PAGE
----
A Soldier's Story: Colonel Robert Rutherford McCormick

Colonel Robert Rutherford McCormick was born on July 30, 1880, in Chicago, Illinois.

His early education was spent at the Ludgrove School in London, England (his father worked for the Secretary of State).  When he returned to the States, he attended the Groton School and then Yale University, where he was a member of the Scroll and Key Society.  After his 1903 graduation from Yale, he went on to Northwestern University School of Law.

Colonel McCormick began his political activity very early, acting as an Alderman in 1904 and, in 1905, was elected to the Board of Trustees of the Chicago Sanitation Department. In 1907, the year he passed the bar, he was appointed to both the Chicago Permanent Charter Commission and the Chicago Plan Commission. 

In 1908 he co-founded the law firm Kirkland and Ellis and, in 1910, took over as head of the Chicago Tribune after the death of his grandfather and the abdication of his older brother.

Despite his position, Colonel McCormick chose, in February of 1915, to travel to Europe as a war correspondent.

Colonel McCormick's military career began on June 21, 1916, when he joined the Illinois National Guard. Two days later, he would be assigned to the Mexican border, and on June 13,1917, when the Illinois Guard was absorbed into the US Army, he deployed to France for World War I.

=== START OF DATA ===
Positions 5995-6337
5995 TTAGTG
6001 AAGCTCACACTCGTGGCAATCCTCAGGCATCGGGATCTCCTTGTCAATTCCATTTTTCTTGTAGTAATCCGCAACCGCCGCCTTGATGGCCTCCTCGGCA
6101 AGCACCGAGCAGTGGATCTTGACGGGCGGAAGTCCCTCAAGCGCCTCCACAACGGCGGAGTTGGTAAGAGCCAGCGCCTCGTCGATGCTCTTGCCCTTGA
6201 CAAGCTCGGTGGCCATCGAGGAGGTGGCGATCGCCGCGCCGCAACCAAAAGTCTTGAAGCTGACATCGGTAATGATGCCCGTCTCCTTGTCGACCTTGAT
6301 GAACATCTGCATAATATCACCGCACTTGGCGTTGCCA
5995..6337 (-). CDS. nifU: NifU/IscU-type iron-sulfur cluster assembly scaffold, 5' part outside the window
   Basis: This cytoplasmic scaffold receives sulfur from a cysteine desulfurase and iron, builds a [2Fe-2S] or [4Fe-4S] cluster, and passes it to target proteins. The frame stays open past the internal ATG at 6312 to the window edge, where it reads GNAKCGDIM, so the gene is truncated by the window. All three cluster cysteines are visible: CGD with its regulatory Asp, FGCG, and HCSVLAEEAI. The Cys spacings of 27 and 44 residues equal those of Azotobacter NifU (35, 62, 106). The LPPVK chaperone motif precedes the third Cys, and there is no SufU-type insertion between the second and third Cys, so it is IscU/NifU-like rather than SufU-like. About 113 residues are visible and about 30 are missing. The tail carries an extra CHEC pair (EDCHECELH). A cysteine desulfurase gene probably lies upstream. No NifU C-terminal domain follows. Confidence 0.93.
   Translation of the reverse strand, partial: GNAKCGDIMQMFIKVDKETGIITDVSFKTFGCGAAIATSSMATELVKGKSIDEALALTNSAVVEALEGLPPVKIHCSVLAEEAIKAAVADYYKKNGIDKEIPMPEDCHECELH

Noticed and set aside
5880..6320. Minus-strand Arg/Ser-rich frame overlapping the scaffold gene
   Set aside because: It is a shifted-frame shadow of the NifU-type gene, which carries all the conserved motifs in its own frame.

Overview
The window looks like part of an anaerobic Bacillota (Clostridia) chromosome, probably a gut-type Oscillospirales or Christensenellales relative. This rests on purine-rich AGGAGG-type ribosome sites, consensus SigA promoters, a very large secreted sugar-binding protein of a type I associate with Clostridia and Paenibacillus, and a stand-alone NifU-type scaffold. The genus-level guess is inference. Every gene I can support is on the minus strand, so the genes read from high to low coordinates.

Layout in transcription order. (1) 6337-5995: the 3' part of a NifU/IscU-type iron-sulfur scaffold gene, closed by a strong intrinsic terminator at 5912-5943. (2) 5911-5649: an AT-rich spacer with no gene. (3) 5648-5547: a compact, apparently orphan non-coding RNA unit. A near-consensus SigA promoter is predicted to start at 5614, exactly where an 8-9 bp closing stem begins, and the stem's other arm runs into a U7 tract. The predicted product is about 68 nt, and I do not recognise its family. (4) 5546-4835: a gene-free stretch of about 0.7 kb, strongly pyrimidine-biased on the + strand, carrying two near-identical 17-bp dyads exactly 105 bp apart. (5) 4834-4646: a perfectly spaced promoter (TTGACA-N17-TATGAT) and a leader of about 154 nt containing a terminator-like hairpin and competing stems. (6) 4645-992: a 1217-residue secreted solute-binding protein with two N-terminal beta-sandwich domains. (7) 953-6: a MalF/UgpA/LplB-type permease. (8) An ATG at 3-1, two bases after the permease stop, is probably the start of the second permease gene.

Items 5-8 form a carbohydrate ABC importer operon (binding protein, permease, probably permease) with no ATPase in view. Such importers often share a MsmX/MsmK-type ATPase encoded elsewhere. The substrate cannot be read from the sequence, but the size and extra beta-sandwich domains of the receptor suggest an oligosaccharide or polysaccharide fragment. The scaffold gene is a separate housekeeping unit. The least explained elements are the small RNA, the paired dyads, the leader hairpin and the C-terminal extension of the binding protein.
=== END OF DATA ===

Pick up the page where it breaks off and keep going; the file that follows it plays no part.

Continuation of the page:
Initially, he served as an intelligence officer on General Pershing's staff but wanted a more challenging assignment. Colonel McCormick would briefly attend artillery school before being assigned to the 5th Field Artillery Regiment.  He took part in the capture of Cantigny and the battles of Soissons and Saint-Mihiel.  Colonel McCormick also participated in phase two of Argonne.  He would leave active service on December 13, 1918, but would remain in the Army Reserves until his retirement on September 30, 1929.

He resumed control of the Chicago Tribune when he returned from the war.  Colonel McCormick was a staunch Republican and would use the Tribune as a platform for his political views against US involvement in World War II and New Deal policies. 

Colonel McCormick was very active in other areas of his life as well. He owned WGN radio and was the 1936 founder of Baie-Comeau, Quebec, where he established a hydroelectric dam and paper mill.  He also briefly owned the Washington Herald.

Physically active and quite imposing, Colonel McCormick stood 6'4", played polo, and rode horseback his entire life. 

When he died on April 1, 1955, he could still fit into his war uniform, which Colonel McCormick wore to his grave. He rests at his estate, called Cantigny.


a.d. elliott is a wanderer, writer, and photographer currently living in Salem, Virginia. 

In addition to the travel writings at www.takethebackroads.com, you can also read her book reviews at www.riteoffancy.com and US military biographies at www.everydaypatriot.com

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